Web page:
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  • Temporal and spatial sampling influence on the estimates of superimposed narrowband signals: when less can mean more

    Page(s): 3085 - 3098
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    This paper addresses the influence that the sampling locations have on the estimated frequencies of superimposed sinusoids. This problem has application in harmonic time-series analysis or direction-finding phased-array systems. Generalized mathematical bounds are developed in terms that are independent of the array locations and have an intuitively appealing physical interpretation. They establish the influence of the sampling locations on the variance of the frequency estimate and the limit at which two sources can be resolved using signal subspace estimators. For the resolution criteria, an expression dominated by the fourth central moment of the sensor locations expresses the resolving ability of the sensing array, irrespective of the array aperture or number of sensors. Increasing the fourth central moment increases an array's resolution ability. The commonly accepted notion that resolution necessarily depends on the array aperture is misleading and, indeed, that fewer snapshots from a reduced aperture array can outperform a larger array of more elements. For the estimator variance criteria, it is found that the product of the number of sensors and the second central moment (array variance) characterizes the estimator variance lower bound. The metrics developed demonstrate that the sampling topology is itself an important factor in determining the performance of the sampling system (and not the covariance lags sampled or the aperture spanned). Simulations are used to describe the results View full abstract»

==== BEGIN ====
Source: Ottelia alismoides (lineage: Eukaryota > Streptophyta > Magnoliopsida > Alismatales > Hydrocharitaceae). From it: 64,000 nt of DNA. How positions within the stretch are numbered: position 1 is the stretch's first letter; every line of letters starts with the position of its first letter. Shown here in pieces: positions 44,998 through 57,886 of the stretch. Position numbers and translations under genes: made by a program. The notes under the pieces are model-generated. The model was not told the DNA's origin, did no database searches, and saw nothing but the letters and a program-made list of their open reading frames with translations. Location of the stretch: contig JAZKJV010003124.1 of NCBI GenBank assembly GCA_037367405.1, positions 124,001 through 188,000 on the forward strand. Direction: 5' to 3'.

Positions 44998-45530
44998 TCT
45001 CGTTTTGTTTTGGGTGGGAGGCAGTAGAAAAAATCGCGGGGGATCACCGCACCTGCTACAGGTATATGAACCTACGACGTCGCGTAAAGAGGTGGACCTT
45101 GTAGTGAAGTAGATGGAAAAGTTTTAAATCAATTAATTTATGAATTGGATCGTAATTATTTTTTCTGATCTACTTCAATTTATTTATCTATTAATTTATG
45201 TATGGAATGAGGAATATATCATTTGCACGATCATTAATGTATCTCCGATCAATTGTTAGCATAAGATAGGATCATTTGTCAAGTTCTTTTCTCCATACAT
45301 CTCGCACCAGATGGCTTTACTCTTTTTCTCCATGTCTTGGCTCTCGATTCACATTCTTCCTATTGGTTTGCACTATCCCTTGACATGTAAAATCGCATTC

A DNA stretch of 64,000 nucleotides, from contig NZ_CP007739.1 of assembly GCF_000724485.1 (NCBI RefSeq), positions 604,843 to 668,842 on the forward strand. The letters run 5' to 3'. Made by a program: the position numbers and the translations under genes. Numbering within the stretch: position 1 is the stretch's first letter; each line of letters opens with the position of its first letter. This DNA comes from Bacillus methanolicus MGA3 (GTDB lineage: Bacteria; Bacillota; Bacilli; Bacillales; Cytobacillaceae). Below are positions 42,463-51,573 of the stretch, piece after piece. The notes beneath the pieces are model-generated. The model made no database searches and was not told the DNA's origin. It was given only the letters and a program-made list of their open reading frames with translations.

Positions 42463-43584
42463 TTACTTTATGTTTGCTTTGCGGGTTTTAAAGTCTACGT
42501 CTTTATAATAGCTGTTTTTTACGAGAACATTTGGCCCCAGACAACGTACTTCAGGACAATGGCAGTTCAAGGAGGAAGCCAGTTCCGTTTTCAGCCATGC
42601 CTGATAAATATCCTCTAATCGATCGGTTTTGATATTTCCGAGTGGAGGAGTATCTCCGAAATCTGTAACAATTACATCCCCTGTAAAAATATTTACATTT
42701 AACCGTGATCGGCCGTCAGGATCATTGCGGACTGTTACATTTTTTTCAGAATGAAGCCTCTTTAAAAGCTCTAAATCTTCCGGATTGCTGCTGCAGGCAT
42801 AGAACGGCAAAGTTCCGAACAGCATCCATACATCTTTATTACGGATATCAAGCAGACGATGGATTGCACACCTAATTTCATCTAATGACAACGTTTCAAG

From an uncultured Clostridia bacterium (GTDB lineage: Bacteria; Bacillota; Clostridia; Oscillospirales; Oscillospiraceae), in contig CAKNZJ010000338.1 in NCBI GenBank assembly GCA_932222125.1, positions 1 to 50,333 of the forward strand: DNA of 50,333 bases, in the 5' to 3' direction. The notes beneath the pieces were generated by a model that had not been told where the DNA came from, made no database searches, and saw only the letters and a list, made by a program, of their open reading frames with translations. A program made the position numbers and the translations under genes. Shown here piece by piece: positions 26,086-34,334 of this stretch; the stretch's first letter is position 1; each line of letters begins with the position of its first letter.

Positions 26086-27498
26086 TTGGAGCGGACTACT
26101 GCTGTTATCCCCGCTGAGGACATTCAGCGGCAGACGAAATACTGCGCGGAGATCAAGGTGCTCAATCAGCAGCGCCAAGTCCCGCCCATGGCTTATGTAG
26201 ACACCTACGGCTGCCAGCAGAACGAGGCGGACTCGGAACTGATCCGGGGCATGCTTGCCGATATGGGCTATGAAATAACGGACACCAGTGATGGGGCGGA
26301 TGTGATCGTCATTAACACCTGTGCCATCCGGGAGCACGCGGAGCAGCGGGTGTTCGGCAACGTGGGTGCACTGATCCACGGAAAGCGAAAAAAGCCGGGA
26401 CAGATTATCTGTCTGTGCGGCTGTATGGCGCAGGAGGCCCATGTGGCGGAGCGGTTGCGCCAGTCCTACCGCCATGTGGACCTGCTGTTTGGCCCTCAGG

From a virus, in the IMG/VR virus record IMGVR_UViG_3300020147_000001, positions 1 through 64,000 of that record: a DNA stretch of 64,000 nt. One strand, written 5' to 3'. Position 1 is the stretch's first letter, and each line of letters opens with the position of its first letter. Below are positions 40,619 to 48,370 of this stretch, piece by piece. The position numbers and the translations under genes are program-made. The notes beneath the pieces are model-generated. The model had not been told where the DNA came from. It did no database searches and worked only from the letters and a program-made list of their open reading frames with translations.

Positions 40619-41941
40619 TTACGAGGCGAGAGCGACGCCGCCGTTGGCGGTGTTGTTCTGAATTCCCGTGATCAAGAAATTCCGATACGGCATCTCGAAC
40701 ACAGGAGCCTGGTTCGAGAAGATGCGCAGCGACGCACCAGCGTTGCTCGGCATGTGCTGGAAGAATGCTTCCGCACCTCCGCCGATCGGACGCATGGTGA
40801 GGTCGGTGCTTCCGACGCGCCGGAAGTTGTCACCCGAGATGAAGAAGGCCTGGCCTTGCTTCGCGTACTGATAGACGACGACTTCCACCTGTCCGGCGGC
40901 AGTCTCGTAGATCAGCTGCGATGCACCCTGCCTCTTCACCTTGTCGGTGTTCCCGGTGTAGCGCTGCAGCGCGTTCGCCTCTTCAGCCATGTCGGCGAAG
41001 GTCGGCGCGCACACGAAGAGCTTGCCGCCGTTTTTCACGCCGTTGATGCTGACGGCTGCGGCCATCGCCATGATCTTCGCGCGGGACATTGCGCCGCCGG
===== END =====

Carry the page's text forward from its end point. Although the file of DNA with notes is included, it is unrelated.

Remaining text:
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  • Maximum likelihood parameter and rank estimation in reduced-rank multivariate linear regressions

    Page(s): 3069 - 3078
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    This paper considers the problem of maximum likelihood (ML) estimation for reduced-rank linear regression equations with noise of arbitrary covariance. The rank-reduced matrix of regression coefficients is parameterized as the product of two full-rank factor matrices. This parameterization is essentially constraint free, but it is not unique, which renders the associated ML estimation problem rather nonstandard. Nevertheless, the problem turns out to be tractable, and the following results are obtained. An explicit expression is derived for the ML estimate of the regression matrix in terms of the data covariances and their eigenelements. Furthermore, a detailed analysis of the statistical properties of the ML parameter estimate is performed. Additionally, a generalized likelihood ratio test (GLRT) is proposed for estimating the rank of the regression matrix. The paper also presents the results of some simulation exercises, which lend empirical support to the theoretical findings View full abstract»